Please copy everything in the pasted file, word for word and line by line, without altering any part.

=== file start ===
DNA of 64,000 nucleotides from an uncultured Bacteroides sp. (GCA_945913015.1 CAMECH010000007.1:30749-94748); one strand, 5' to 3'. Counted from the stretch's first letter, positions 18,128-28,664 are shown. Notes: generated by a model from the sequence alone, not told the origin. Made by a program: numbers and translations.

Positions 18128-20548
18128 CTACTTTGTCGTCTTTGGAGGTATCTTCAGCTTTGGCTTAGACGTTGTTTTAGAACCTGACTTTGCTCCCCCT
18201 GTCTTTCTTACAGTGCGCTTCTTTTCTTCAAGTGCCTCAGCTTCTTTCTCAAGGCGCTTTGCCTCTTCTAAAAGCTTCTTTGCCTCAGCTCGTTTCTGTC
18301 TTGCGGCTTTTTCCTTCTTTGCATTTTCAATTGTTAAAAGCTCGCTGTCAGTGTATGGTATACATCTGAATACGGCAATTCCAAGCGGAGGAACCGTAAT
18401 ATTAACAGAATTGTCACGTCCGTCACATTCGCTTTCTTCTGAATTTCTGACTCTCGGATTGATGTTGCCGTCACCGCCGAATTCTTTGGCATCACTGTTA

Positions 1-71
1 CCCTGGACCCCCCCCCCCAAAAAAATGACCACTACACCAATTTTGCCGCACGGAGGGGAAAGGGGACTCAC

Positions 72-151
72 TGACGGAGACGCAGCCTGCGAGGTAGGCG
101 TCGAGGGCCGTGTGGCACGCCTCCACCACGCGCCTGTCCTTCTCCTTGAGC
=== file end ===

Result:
DNA of 64,000 nucleotides from an uncultured Bacteroides sp. (GCA_945913015.1 CAMECH010000007.1:30749-94748); one strand, 5' to 3'. Counted from the stretch's first letter, positions 18,128-28,664 are shown. Notes: generated by a model from the sequence alone, not told the origin. Made by a program: numbers and translations.

Positions 18128-20548
18128 CTACTTTGTCGTCTTTGGAGGTATCTTCAGCTTTGGCTTAGACGTTGTTTTAGAACCTGACTTTGCTCCCCCT
18201 GTCTTTCTTACAGTGCGCTTCTTTTCTTCAAGTGCCTCAGCTTCTTTCTCAAGGCGCTTTGCCTCTTCTAAAAGCTTCTTTGCCTCAGCTCGTTTCTGTC
18301 TTGCGGCTTTTTCCTTCTTTGCATTTTCAATTGTTAAAAGCTCGCTGTCAGTGTATGGTATACATCTGAATACGGCAATTCCAAGCGGAGGAACCGTAAT
18401 ATTAACAGAATTGTCACGTCCGTCACATTCGCTTTCTTCTGAATTTCTGACTCTCGGATTGATGTTGCCGTCACCGCCGAATTCTTTGGCATCACTGTTA

Positions 1-71
1 CCCTGGACCCCCCCCCCCAAAAAAATGACCACTACACCAATTTTGCCGCACGGAGGGGAAAGGGGACTCAC

Positions 72-151
72 TGACGGAGACGCAGCCTGCGAGGTAGGCG
101 TCGAGGGCCGTGTGGCACGCCTCCACCACGCGCCTGTCCTTCTCCTTGAGC